Social Eclipse 2015: I have superpowers now

EclipseAlexStuart

Photo – Alex Stuart

LET ME SET the scene for you. It’s early. Really early. You were awake until 3 in the morning gaming- I mean, working hard. 5 hours later, your alarm rings. Why would anyone set their alarm for 8 o’clock on their day off, I hear you ask. My answer: a solar eclipse.

If, for some reason, you have no idea what a solar eclipse is, then allow me to enlighten you. Very simply, a solar eclipse is when the Moon travels in front of the Sun during the day. I said it was simple. Now, this is all well and good, but does it serve any purpose aside from awakening powers in normal people that eventually leads to a 4-year long TV show of steadily decreasing quality? Well, yes, it does.

In the scientific community, eclipses are wonderful things for studying the Sun’s corona, the equivalent of its atmosphere. You see, during eclipses nearly all of the light from the main portion of the Sun is blotted out. This makes it much easier to make ground-based observations of the surrounding areas in high detail. In one word: science.

Now that you’re caught up, I’ll continue. It was cold when I reached the National Library of Wales, the place I’d decided to trek to that morning- if only because it’s a 2 minute walk from my house. I hadn’t needed to wear gloves for quite some time due to the gradually warming weather, but I donned them to stop my hands looking like a White Walker’s. Luckily, though, there was bright sunshine aplenty when I arrived, with nary a cloud in sight. I set up shop on one of the benches and watched the Moon roll across the Sun (Pro-tip: a towel is a great thing to bring to these, due to the level of condensation on the benches. That, and if you have to hitch a lift from a flying saucer then it’s a massively useful item to have in your possession).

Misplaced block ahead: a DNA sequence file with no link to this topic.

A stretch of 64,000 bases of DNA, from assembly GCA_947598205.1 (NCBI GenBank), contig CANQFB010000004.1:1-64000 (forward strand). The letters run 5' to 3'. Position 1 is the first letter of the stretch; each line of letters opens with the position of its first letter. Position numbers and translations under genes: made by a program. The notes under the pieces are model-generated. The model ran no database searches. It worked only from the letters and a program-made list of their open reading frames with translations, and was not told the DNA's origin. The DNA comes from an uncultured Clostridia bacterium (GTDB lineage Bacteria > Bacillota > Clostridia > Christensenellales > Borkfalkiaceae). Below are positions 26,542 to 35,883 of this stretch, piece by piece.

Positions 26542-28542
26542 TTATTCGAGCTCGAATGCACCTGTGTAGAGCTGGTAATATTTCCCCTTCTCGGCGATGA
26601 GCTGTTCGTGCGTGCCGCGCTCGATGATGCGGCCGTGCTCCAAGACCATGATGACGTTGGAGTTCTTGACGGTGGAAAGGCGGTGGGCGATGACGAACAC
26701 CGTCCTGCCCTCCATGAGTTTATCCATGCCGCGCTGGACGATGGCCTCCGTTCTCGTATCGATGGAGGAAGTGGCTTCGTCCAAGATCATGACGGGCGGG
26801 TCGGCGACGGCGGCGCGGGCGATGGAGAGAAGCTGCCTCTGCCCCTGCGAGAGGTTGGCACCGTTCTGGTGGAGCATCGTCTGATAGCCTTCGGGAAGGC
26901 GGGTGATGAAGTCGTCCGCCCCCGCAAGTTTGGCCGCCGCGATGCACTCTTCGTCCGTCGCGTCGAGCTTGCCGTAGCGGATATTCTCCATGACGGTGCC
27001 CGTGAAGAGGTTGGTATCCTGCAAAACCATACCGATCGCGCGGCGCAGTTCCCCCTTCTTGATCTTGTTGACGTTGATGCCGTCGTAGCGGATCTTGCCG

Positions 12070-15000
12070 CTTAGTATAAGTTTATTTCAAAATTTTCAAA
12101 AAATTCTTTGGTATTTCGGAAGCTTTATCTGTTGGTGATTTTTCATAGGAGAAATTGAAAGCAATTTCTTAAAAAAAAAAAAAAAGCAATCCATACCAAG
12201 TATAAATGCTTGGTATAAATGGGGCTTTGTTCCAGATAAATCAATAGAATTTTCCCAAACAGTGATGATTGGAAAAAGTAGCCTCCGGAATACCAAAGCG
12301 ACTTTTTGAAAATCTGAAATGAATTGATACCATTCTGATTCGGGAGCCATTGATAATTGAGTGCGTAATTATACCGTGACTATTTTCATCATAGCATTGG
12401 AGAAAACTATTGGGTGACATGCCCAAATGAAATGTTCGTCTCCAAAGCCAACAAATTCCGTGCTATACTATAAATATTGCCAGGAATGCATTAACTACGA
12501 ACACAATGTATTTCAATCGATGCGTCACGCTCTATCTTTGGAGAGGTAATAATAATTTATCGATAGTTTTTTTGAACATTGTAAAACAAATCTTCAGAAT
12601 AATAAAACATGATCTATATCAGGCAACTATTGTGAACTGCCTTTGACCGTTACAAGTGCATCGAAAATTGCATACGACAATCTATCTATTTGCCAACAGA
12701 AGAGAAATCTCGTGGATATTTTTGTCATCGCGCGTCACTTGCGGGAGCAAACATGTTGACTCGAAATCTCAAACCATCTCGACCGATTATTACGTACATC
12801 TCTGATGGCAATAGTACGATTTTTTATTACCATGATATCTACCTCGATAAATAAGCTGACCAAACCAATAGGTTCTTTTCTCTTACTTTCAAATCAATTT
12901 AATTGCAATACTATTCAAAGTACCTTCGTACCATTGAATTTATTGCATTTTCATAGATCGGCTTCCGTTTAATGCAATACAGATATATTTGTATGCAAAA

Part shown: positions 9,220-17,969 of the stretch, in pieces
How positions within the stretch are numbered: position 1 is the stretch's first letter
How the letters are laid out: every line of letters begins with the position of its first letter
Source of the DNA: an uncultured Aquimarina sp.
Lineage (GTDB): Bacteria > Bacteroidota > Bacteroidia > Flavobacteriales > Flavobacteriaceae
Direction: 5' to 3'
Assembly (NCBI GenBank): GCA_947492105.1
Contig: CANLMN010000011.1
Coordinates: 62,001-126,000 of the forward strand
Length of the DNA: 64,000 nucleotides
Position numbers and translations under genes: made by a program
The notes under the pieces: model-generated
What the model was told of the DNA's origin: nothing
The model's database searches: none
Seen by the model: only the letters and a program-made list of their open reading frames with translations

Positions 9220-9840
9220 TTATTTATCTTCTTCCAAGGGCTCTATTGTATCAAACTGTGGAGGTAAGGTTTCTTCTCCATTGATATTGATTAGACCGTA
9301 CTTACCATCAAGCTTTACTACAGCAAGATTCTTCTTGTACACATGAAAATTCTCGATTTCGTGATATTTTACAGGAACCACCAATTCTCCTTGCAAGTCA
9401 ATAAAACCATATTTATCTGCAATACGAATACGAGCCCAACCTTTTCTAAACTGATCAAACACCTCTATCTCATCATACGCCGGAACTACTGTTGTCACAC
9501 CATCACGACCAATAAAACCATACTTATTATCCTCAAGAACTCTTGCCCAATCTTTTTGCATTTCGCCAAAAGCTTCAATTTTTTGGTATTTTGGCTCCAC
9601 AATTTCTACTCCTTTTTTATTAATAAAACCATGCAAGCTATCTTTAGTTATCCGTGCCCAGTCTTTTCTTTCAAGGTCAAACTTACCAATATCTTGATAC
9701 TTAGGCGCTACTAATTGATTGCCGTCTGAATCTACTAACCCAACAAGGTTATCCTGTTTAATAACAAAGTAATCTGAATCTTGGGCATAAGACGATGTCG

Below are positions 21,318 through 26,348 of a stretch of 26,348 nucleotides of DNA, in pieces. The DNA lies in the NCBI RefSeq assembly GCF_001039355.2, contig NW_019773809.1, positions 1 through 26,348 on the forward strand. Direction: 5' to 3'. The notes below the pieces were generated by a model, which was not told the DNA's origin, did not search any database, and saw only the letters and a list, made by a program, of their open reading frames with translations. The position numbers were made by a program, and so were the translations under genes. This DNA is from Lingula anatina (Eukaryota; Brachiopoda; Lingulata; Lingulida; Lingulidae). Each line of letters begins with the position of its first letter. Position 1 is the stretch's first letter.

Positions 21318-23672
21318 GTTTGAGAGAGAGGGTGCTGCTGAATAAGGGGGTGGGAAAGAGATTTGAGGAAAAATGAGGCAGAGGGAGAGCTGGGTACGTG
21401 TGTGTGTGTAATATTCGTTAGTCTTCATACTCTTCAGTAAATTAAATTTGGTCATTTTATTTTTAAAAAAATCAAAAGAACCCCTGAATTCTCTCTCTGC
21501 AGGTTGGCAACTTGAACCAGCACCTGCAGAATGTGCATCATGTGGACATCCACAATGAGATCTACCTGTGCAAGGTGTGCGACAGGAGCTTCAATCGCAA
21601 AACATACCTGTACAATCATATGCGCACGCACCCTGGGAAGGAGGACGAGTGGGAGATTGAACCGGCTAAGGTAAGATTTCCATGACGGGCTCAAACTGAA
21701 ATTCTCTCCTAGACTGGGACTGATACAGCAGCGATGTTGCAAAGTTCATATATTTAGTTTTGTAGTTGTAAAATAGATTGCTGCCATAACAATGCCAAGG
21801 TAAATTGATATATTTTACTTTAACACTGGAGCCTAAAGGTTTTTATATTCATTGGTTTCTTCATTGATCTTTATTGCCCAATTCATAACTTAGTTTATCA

Anyone wanting the landscape to go dark would have been disappointed. Due to our location, we didn’t get 100% blackout- that honour goes to Svalbard, the Norwegian archipelago. Even so, there was still an appreciable drop in light levels, though I doubt anyone would take it as an omen of the apocalypse.

I was fully aware that there was a mass-watching of the eclipse happening at the Aberystwyth Arts Centre, though personally I prefer a quieter atmosphere – hence my being at the National Library. I always find it encouraging that people will flock to this sort of event, as it’s a great time to showcase science. As someone who spent part of his summer presenting scientific ideas to the public (while getting spectacularly sunburnt, may I add), I know that most people aren’t particularly interested unless you’ve got something interesting to show them. The good news: a solar eclipse is most certainly that.

The whole event lasted approximately two hours, with maximum eclipse lasting around 3 minutes. It’s just a shame that we won’t see a similar eclipse in these parts until 2026 (or, if you’re more patient, 2090).

On the bright side, it was a great time to invade the Fire Nation.